Mourning families lobby for new rules to battle 'Forgotten Baby Syndrome'

Existing technology could warn forgetful parents
Posted at 11:23 AM, Jun 07, 2017
and last updated 2017-06-07 17:24:30-04

Even though there is technology already readily available that is shown to greatly reduce the chances a parent will accidentally leave their child in the backseat of a car, many modern cars are still not equipped with the technology.

Some lawmakers, and mourning families, are hoping to change that.

Today, parents and families who unknowingly left children in hot cars are joining some members of Congress, as well as safety advocates, to introduce legislation that would require cars to be equipped with this already existing technology.

The technology would alert drivers that a passenger remains in the back seat when a car is turned off.

More than 800 children have died from heatstroke in hot cars since 1990, including 9 children so far in 2017.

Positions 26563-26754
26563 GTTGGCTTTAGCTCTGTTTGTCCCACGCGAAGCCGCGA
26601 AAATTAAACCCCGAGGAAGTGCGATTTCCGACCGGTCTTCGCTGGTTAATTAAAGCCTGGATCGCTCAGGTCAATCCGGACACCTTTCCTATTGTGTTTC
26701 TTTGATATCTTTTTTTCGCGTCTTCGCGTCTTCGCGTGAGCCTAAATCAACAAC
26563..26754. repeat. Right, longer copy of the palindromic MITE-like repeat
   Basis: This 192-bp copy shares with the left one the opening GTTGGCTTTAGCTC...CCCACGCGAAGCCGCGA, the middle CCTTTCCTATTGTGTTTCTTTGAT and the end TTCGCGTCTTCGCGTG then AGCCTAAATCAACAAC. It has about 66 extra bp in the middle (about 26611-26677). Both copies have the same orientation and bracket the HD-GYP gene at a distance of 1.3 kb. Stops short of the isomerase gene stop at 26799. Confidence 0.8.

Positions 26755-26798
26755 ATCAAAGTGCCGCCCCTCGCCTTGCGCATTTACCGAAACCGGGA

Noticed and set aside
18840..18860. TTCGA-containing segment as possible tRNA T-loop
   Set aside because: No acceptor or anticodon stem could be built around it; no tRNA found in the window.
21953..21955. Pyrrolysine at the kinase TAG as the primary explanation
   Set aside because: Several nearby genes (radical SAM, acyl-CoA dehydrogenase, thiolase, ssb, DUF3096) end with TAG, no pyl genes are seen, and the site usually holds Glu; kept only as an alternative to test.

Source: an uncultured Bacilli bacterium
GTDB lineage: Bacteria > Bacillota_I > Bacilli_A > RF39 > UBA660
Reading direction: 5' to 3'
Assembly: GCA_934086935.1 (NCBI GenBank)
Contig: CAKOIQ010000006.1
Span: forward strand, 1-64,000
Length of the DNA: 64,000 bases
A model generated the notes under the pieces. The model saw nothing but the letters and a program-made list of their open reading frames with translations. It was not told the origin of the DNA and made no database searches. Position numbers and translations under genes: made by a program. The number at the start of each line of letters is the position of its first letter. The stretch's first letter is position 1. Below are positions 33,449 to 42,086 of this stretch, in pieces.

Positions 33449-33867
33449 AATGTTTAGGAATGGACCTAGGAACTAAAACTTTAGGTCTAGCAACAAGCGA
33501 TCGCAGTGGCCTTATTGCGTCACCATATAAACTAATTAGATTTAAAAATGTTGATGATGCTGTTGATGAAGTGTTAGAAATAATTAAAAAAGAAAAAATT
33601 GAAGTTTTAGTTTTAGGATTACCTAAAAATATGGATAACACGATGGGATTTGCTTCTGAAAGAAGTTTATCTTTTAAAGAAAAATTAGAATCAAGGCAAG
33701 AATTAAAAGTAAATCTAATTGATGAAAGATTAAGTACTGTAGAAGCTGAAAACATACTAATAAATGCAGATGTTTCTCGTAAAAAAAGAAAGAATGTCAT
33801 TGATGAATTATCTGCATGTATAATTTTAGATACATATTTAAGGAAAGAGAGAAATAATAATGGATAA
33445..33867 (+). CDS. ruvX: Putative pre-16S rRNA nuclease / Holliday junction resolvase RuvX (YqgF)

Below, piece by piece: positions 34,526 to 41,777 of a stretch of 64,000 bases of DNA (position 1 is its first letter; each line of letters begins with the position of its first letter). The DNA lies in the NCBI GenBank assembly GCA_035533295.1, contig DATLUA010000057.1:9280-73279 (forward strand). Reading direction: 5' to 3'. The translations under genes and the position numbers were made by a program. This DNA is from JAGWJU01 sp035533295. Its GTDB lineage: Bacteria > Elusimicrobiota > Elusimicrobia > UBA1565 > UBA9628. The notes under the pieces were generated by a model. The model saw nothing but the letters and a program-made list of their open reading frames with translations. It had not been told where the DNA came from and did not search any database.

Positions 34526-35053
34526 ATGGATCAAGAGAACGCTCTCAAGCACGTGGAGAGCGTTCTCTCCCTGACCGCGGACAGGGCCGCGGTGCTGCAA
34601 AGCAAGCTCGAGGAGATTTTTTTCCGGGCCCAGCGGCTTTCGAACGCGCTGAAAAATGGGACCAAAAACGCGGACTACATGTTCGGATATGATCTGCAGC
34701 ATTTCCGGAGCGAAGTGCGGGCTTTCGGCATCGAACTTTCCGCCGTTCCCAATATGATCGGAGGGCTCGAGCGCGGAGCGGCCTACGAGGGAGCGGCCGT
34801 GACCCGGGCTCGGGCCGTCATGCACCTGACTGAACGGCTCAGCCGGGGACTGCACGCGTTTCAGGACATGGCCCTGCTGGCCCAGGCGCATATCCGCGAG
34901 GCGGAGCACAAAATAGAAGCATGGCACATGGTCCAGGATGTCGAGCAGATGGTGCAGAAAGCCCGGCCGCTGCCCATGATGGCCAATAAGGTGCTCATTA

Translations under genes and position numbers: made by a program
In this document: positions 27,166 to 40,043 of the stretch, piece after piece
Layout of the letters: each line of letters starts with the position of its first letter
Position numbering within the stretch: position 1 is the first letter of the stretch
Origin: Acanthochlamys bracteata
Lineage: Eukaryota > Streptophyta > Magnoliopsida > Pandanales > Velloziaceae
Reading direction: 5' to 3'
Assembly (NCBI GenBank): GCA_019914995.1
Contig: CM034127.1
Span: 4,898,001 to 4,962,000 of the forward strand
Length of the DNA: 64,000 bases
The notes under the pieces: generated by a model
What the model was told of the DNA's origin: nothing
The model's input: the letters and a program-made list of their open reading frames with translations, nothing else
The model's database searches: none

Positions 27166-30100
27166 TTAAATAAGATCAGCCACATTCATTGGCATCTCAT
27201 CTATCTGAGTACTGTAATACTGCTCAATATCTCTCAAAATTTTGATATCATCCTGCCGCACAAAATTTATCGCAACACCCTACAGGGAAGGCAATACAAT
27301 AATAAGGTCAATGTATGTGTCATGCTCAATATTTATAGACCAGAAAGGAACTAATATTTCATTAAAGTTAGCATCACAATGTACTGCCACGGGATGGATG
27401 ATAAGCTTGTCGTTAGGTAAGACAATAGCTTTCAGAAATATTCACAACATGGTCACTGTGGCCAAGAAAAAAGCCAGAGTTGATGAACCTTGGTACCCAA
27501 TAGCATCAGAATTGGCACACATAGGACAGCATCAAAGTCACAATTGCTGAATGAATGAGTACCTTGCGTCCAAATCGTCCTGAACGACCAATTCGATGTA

Florida is second in the nation in cases of children being accidentally left in the back seat of a car by a forgetful parent, with 82 such cases between 1992 and 2016.

It's sometimes referred to as "Forgotten Baby Syndrome."

"It's where the parent completely loses awareness that the child is in the car," explains USF professor of psychology and physiology Dr. David Diamond to ABC News. "It's our brain habit system. It allows you to do things without thinking about it. That plan we have to stop a habit seems to get suppressed. We lose awareness of our plan to interrupt that habit. These different brain systems actually compete against each other."

Dr. Diamond is among the experts who is speaking in support of the legislation being proposed today, saying simple changes in routine, simple distractions, stress or fatigue are among the factors that can contribute to loving and responsible parents unknowingly leaving a child behind in a car.

The "Helping Overcome Trauma for Children Alone in Rear Seats" (HOT CARS) Act of 2017 is expected to get a lot of attention as the nation heads into the summer season.

Part of the reason so many of the cases occur in Florida may be because it is warm in Florida nearly year-round.

Many parents also under-estimate how quickly the inside of a car can heat up, even when it is not that hot outside.